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Linux 0.01 32-bit initialization code.
The boot device motor has been turned off, the code base is address 0 (which is also where the memory management system's page directory will eventually exist.) The process is executing in protected (32-bit) mode.
A suitable IDT (interrupt descriptor table) and GDT (global descriptor table) are assigned. Suitable values are loaded into all frame, segment and stack pointer registers and whatnot (spot the lost 68000/VAX programmer!), a FPU is checked for and if not found the processor is set up to expect software emulation of floating point instructions (this would apply to, for instance, the 386SX processor, which was designed for laptops but became popular in entry-level consumer machines in the early '90s). All of the foregoing code would be overwritten by the page tables. The code then performs a jump to the first address after these tables, where a c-style call to _main is performed. We're entering the territory of init/main.c, which is described in InitTask.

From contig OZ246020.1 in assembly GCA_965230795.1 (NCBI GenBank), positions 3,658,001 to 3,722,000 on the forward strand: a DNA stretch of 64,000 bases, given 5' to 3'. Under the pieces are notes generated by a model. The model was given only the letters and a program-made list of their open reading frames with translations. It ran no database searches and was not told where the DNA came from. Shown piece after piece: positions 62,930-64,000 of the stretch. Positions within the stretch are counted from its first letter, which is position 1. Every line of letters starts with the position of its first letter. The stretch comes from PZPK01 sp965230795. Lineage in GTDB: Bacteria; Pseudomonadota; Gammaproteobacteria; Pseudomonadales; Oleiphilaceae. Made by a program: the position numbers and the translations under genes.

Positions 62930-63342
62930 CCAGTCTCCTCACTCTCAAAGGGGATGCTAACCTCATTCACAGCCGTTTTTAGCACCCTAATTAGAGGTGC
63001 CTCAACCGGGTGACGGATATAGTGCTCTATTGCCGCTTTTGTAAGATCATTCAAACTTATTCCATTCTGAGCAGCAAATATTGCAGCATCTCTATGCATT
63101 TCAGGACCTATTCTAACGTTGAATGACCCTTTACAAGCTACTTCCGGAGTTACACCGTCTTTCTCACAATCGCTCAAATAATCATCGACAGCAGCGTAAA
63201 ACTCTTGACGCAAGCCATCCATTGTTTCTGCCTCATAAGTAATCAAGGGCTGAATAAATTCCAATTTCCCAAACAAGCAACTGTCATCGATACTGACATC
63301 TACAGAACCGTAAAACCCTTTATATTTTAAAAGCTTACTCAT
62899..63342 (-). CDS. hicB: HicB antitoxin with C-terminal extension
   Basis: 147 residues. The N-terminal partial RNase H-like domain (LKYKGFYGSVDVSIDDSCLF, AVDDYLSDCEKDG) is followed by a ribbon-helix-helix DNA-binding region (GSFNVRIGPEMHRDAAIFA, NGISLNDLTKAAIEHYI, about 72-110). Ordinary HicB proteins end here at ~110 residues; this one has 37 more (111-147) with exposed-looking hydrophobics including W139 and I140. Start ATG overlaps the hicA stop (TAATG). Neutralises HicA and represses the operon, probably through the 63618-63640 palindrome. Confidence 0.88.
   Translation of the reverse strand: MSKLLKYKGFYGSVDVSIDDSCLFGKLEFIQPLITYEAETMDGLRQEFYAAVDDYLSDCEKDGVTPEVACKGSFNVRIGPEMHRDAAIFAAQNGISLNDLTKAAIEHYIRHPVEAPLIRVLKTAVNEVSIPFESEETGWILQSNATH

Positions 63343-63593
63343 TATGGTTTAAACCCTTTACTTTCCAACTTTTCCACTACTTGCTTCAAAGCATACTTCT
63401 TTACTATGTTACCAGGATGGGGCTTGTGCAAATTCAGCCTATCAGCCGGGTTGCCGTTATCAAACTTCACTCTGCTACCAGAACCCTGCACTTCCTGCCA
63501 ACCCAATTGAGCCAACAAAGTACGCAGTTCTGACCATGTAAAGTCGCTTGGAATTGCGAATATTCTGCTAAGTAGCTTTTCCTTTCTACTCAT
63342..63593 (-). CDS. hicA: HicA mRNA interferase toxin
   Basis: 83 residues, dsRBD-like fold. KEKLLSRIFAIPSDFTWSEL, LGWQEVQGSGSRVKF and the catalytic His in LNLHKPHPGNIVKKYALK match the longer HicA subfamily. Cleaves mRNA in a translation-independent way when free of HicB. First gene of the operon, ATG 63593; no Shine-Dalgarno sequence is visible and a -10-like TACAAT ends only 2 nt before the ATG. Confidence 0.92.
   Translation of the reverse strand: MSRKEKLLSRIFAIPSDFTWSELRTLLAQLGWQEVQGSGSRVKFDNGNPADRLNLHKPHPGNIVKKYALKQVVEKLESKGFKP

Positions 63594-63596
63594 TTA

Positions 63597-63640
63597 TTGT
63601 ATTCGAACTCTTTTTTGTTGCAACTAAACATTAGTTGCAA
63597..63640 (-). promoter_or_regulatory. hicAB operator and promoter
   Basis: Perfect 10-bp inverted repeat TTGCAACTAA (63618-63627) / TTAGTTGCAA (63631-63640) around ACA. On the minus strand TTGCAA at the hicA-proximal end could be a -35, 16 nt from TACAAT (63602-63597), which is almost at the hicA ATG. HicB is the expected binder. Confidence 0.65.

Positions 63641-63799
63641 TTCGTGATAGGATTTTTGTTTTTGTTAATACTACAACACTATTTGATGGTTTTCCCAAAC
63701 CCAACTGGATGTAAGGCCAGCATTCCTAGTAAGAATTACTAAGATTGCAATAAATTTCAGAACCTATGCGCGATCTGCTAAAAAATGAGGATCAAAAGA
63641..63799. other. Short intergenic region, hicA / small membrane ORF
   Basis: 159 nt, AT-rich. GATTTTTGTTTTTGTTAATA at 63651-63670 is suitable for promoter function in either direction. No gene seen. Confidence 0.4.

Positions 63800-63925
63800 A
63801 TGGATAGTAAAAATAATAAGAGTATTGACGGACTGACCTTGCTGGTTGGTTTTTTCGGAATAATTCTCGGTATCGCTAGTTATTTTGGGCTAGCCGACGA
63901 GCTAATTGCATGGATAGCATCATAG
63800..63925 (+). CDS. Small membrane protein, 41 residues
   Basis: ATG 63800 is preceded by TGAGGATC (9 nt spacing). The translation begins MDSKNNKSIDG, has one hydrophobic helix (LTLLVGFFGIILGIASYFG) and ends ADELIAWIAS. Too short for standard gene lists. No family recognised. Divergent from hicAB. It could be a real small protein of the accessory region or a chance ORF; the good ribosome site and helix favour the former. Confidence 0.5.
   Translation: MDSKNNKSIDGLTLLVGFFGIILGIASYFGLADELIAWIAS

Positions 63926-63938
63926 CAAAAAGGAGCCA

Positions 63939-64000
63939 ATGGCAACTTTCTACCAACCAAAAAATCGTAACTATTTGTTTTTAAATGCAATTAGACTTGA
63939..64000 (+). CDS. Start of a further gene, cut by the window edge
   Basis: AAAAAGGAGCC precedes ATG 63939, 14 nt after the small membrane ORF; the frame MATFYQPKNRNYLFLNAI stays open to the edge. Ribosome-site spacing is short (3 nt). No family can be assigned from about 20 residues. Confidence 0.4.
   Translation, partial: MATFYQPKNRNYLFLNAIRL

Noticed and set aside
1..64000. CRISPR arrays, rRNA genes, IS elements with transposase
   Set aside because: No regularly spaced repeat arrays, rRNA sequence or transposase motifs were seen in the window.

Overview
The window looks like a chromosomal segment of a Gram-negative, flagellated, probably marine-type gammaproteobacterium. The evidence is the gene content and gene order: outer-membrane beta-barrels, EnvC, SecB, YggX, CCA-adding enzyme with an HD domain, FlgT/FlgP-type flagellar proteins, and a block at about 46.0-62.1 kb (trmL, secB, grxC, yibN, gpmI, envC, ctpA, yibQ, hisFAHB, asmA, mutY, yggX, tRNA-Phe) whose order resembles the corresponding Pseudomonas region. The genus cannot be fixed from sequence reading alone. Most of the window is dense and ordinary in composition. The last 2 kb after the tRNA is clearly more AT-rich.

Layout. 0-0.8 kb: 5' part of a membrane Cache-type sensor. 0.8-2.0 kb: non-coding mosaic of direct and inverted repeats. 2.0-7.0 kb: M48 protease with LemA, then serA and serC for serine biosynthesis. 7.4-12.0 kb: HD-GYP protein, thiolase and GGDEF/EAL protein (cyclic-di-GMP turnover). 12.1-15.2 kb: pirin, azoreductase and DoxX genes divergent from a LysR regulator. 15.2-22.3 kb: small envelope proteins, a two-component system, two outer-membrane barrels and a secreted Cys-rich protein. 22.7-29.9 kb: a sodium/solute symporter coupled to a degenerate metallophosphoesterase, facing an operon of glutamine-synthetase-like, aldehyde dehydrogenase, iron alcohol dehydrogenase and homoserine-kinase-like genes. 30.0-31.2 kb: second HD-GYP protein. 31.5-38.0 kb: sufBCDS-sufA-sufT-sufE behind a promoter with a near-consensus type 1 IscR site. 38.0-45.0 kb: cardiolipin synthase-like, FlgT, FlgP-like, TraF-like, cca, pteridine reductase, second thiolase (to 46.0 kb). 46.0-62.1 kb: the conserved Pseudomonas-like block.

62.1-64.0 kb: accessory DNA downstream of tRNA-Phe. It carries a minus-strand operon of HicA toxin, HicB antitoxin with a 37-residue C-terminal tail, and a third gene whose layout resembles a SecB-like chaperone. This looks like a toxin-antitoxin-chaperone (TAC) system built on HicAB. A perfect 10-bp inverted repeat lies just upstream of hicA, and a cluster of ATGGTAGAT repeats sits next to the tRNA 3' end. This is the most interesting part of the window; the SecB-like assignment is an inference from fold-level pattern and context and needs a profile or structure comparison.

Suggested correction: My recollection is that neither the 386DX nor the 386SX had a floating-point co-processor. The major differences between them were that the DX had both 32-bit address and data buses, whereas the SX had a 24-bit address bus and a 16-bit data bus.
-- FWIW, it was the 486SX that lacked the built-in FPU, in order to conserve power and make for a cheaper processor. The 486DX had a built-in FPU.